Saudi–Kuwaiti neutral zone
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The Saudi–Kuwaiti neutral zone, also known as the Divided Zone, was an area of 5,770 km2 between the borders of Saudi Arabia and Kuwait that was left undefined when the border was established by the Uqair Convention of 2 December 1922.
In the area, which was later called the "Neutral Zone" or "Divided Zone", the Uqair Convention stated that "the Government of Najd and Kuwait will share equal rights until through the good offices of the Government of Great Britain a further agreement is made between Najd and Kuwait concerning it".
However, there was little interest in a more definitive settlement in the so-called "Neutral Zone" until the discovery, in 1938, of oil in the Burgan (Burqan) of Kuwait. With the possibility of oil discovery within the "Neutral Zone" itself, concessions were granted in 1948–1949 by each government to private companies. Later the two countries exploited the oil under a joint operating agreement.
The partitioning negotiations commenced shortly after the rulers of Kuwait and Saudi Arabia met and decided, in October 1960, that the Neutral Zone should be divided. On 7 July 1965, the two governments signed an agreement (which took effect on 25 July 1966) to partition the Neutral Zone adjoining their respective territories. A demarcation agreement dividing the Neutral Zone was signed on 17 December 1967 but did not formally take effect until the exchange of instruments and signing which took place in Kuwait on 18 December 1969. Ratification followed on 18 January 1970, and the agreement was published in the Kuwaiti Official Gazette on 25 January 1970.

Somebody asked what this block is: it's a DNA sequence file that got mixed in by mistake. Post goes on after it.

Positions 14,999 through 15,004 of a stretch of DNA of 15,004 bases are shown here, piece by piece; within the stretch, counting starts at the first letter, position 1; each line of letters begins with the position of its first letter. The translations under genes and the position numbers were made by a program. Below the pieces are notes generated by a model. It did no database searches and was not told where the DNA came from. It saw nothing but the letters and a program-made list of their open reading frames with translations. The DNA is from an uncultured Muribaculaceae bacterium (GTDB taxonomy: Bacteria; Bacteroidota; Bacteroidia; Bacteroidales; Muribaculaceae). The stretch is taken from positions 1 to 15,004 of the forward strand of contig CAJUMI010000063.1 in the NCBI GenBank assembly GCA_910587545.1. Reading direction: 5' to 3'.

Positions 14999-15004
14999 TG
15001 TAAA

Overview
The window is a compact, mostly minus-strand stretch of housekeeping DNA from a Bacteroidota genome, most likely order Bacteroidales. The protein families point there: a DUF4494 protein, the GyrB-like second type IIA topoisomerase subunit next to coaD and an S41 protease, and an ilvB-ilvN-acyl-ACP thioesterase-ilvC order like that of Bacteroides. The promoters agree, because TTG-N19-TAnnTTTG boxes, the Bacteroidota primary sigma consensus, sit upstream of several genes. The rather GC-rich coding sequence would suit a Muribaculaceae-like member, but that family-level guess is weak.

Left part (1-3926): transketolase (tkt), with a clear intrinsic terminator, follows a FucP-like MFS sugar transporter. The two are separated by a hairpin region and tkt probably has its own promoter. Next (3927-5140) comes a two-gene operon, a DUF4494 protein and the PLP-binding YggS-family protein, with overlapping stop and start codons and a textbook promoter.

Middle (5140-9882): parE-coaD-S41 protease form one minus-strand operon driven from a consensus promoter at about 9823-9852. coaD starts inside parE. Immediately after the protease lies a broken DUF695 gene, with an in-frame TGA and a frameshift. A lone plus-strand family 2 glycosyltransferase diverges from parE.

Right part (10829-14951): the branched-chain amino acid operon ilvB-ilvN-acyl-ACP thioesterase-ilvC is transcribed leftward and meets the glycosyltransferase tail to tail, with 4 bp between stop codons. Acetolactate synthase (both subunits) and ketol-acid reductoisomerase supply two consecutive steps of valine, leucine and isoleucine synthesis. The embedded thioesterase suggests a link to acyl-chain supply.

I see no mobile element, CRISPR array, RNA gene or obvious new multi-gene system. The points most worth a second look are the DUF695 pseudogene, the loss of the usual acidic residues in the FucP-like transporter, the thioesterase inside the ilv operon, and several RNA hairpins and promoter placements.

The zone was never assigned an ISO 3166 code since it was partitioned before the adoption of ISO 3166 in 1974.
- US Dept of State
- International Boundary Study No. 103
- U.S. Army Map Sheet NH38-16 1:250.000 (map sheet with western part of former Neutral Zone)